according to a new study, men in their 20s need to be screened the most. that’s because men aged 20 to 29 with severe sleep apnea have 10 times the risk of dying from heart related ailments than their non sleep apnea peers in the general population, and a much higher risk than older men with sleep apnea. “we were surprised to find a sharp decline in the risk of dying after age 50,” says lead researcher professor peretz lavie of the lloyd rigler sleep apnea research laboratory at the technion-israel institute of technology. “the fact that they don’t suggests that patients with sleep apnea develop a mechanism, as yet unknown, that protects their cardiovascular system.” in light of these findings, lavie recommends a change in sleep apnea testing guidelines.
these include the young obese, people who developed hypertension at a young age or children of sleep apnea sufferers. he is careful to point out that sleep apnea patients who are older than 50 should still be treated, as such treatment will improve their condition and quality of life, and reduce the risks of automobile and work-related accidents. they cause repeated interruptions of sleep and decreased oxygen levels in the blood, and have been linked with cardiovascular diseases, especially hypertension. the study, which appears in the march 2005 european respiratory journal, was based on the largest population of sleep apnea patients (nearly 15,000 men) ever to be studied. all were recorded in the technion sleep clinics in israel from 1991 through 2000. the researchers compared the risk of dying for men with severe sleep apnea — having at least 50 breathing stops per hour — with the general population. home to the country’s only winners of the nobel prize in science, it commands a worldwide reputation for its pioneering work in computer science, biotechnology, water-resource management, materials engineering, aerospace and medicine.
that’s why it’s so important to know the symptoms of sleep apnea and ask your doctor about them as soon as you detect them. jon’s excited to share his story as a reminder to others that sleep apnea can affect any of us – but it doesn’t have to control us. in high school, i was always tired – i thought due to my busy schedule with college-level classes, basketball practice, work. i even fell asleep driving once and rear-ended a car at a stop light and blamed it on my exhausting lifestyle. i didn’t learn about obstructive sleep apnea until my sophomore year of college in 2005. after i had my wisdom teeth removed, the surgeon said he had a tough time keeping my oxygen levels up and recommended i get tested. i was a young, fit, health-conscious college student with an ahi of 30.7. when i attended a class to learn about osa and cpap treatment, my instructor and classmates were shocked to see me walk in. i was actually dismissed from the second half of the class, which focused on diet and exercise tips. i was reluctant to use cpap but realized the importance of sticking with it as i began educating myself. jt: it was rough. i had a nasal mask too, and it was hard to keep my mouth shut with a chinstrap.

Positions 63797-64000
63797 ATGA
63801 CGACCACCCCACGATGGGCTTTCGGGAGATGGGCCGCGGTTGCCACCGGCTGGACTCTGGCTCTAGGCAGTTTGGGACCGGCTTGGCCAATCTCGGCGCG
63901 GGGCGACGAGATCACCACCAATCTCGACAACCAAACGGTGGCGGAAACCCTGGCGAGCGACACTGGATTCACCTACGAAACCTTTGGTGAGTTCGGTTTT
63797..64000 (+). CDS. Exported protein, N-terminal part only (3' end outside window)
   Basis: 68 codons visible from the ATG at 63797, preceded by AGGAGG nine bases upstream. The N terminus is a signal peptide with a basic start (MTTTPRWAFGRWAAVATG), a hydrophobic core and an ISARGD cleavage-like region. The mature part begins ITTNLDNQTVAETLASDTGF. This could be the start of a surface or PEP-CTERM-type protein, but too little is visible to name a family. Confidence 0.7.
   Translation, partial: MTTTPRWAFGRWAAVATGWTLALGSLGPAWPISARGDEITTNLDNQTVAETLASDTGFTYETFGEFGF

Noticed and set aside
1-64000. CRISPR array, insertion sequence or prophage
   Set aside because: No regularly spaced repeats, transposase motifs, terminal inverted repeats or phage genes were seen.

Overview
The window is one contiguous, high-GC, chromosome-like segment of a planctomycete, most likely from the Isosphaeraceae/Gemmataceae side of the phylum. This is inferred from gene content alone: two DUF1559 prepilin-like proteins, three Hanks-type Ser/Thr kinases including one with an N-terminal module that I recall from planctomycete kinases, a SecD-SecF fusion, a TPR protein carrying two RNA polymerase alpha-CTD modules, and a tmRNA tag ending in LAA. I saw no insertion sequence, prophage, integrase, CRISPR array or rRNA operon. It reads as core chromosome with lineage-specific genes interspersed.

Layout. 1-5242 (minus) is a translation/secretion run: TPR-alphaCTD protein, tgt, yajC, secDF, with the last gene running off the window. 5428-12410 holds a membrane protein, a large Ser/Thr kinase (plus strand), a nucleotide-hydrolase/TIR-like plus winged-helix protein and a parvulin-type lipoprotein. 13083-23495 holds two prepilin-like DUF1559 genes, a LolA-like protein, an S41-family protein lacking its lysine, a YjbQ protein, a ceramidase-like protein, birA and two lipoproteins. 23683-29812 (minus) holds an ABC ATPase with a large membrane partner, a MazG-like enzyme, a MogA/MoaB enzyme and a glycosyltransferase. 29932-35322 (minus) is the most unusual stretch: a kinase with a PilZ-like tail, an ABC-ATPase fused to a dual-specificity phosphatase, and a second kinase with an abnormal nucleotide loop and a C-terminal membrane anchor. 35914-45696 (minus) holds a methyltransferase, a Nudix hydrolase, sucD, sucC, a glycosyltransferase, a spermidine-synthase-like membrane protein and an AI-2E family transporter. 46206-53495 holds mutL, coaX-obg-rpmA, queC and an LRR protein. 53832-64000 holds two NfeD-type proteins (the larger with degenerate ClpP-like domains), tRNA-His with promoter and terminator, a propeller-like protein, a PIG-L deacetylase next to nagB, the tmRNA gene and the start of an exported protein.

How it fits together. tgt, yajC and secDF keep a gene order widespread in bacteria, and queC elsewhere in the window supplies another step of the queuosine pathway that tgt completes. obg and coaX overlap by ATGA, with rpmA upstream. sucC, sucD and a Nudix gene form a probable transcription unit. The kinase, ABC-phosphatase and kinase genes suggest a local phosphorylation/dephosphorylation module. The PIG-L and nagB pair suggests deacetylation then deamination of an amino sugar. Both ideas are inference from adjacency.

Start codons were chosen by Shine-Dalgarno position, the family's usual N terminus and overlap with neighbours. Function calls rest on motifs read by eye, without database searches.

plus, the sound of the machine and tube positioning were very annoying. and once i did, i felt like a completely different person as i noticed a change in my energy and mood. i was excited to attend my lectures and felt better while i exercised and after. in my free time, i compete as an amateur boxer and can definitely feel the impact of cpap in the ring. my wife also benefits since she doesn’t have to deal with my snoring or my grumpiness. when i was first diagnosed 9 years ago, a lot of people had never heard of osa. since my diagnosis, many of my own family and friends have actually been diagnosed and are currently on cpap. we even think my grandfather’s early death at age 58 may have been linked to untreated osa. and if you think “there’s no way i could have sleep apnea,” that’s exactly what i thought too. catching it has changed – and possibly saved – my life. it is not medical advice.
in general, sleep apnea affects men more than women. however, sleep apnea rates increase sharply in women after menopause. sleep apnea is often linked to heart according to a new study, men in their 20s with severe sleep apnea have ten times the risk of dying from heart related ailments than their this sleep disorder usually affects middle-aged men. learn about this young woman’s sleep apnea symptoms, diagnosis, and acceptance., sleep apnea in 20s reddit, sleep apnea in 20s reddit, sleep apnea 20 year-old female, sleep apnea in young adults, can sleep apnea kill you.
often, when younger patients are told they have sleep apnea, their thoughts sometimes drift to the image of elderly person tethered to a cpap machine every night. however, sleep apnea can occur at any age, including in your twenties. when we say sleep apnea can affect anyone, we mean anyone – of any size, weight or age. that’s why it’s so important to know the symptoms of sleep apnea and yes you can have sleep apnea at any age. you still have some doctors who say well your not fat so you should not have sleep apnea. the room mate is usually sleep apnea occurs in about 25% of men and nearly 10% of women. sleep apnea can affect people of all ages, including babies and children and, can sleep apnea be cured, sleep apnea treatment.
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